My own daughter has called me out! We were at Costco once and were asked if we wanted to donate money to a children’s hospital in Chicago. I said, “Not this time.” As soon as we walked away, my daughter asked me, “Daddy…why don’t you want to help those kids?” I was blown to pieces.

My point is this, involving your kids in the discussion about how your family can be generous to others can have an impact on them that lasts a lifetime. It gets them to think creatively about how they can help other people. If you’re having these conversations with them on a regular basis, it forms a habit within them to be attentive to the needs of others. It’s conversations like these where family legacies are born and society is changed.

The “Why” Is What’s Important, Not “How Much”

You have to be careful with your mindset when you’re starting to walk with a generous mindset. Since I’m a Christian, I’ll share two verses from the Bible to illustrate some important points to keep in mind.

Thus, when you give to the needy, sound no trumpet before you, as the hypocrites do in the synagogues and in the streets, that they may be praised by others. Truly, I say to you, they have received their reward.
Matthew 6:2

Don’t give in order to receive praise from others. We have to be very careful to keep our giving motives pure. If our motivation for giving is to receive praise from others, Jesus warns us that we’re nothing more than hypocrites. We give because it’s the right thing to do. We give because there are real people in need. We shouldn’t be giving to receive adoration within our social circles.

Jesus looked up and saw the rich putting their gifts into the offering box, and he saw a poor widow put in two small copper coins. And he said, “Truly, I tell you, this poor widow has put in more than all of them. For they all contributed out of their abundance, but she out of her poverty put in all she had to live on.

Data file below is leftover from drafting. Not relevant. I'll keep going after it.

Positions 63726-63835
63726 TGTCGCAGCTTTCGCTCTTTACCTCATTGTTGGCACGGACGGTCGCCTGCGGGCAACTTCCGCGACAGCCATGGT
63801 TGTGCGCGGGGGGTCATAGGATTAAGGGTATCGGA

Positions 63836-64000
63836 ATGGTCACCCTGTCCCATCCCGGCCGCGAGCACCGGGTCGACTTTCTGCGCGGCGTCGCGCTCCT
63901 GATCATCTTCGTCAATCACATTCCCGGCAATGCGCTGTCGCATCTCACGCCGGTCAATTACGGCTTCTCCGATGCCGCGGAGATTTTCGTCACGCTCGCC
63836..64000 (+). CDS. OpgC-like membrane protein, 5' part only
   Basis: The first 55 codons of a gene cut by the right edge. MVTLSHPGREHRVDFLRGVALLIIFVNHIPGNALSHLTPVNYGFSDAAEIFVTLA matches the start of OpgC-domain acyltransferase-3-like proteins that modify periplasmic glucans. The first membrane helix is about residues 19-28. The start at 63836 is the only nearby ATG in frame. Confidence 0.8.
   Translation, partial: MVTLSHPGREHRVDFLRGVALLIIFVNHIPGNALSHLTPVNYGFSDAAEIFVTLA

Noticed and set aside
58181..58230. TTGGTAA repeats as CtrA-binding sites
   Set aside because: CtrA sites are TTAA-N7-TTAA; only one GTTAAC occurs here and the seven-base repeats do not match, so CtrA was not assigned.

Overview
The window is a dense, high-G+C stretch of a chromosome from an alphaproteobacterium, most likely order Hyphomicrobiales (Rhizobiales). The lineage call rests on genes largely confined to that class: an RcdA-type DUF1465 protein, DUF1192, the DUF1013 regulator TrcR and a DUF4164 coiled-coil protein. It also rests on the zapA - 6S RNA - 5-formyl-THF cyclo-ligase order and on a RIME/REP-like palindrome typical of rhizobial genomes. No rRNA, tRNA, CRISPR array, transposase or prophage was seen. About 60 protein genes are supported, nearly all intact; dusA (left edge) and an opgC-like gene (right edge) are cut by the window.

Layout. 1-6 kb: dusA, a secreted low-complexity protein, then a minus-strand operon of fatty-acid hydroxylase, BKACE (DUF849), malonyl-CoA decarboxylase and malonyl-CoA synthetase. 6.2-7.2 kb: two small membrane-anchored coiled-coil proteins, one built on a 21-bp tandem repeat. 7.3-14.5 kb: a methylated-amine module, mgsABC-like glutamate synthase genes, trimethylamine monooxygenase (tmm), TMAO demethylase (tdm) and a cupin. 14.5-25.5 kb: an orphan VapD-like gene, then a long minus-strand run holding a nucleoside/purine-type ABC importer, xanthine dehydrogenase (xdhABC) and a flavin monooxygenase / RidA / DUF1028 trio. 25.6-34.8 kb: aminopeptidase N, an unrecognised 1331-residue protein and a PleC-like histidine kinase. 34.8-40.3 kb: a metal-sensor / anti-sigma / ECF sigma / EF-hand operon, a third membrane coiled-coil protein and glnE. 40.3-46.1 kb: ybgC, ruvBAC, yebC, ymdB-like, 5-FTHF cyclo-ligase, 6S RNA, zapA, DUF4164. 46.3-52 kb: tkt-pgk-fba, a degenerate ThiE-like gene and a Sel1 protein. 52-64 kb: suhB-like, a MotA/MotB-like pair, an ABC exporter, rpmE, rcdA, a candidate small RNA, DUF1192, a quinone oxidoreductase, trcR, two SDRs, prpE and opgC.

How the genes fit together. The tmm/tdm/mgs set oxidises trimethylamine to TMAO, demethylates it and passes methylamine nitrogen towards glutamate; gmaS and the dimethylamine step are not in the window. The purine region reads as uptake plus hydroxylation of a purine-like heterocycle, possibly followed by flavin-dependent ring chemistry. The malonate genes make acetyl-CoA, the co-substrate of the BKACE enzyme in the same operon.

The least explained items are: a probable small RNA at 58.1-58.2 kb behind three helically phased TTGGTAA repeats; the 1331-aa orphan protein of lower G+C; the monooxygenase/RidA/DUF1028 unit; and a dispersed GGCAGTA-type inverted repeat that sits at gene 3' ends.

Luke 21:1-4

The amount you give isn’t what matters. It’s the sacrifice you took to give that money. Unfortunately, I’ve seen people get bogged down thinking, “Well, all I can afford is $20. That’s nothing compared to Mrs. Smith who just gave $200.”

As Jesus instructs here, it’s not the amount we give but the sacrifice we made to give that money. “Giving out of abundance” is easy. Giving when you’re on a tight budget is harder.

Let me tell ya, I have NEVER seen anyone who gave money on a tight budget regret their decision to give.

Make sure you’re focusing on the “Why,” not the “How Much.” Doing so will lead to a much greater feeling of satisfaction and joy.

Take a chance with being generous

As a financial advisor, it’s important to me that my clients gain a sense of fulfillment and joy from what they’re doing with their money. Saving and investing money for the future is great but it’s not what gets clients out of bed every morning.

Generosity brings out the best in people. I really believe that. And when a client is generous they discover the purpose behind what they’re doing with their financial resources.

Generosity gives you the opportunity to engage in projects and people that are important to you. It gives you the opportunity to shape the community around you. And best of all, it gives you the opportunity to shape the future of your family for generations to come.

So let me ask again: “How do you want to be remembered?”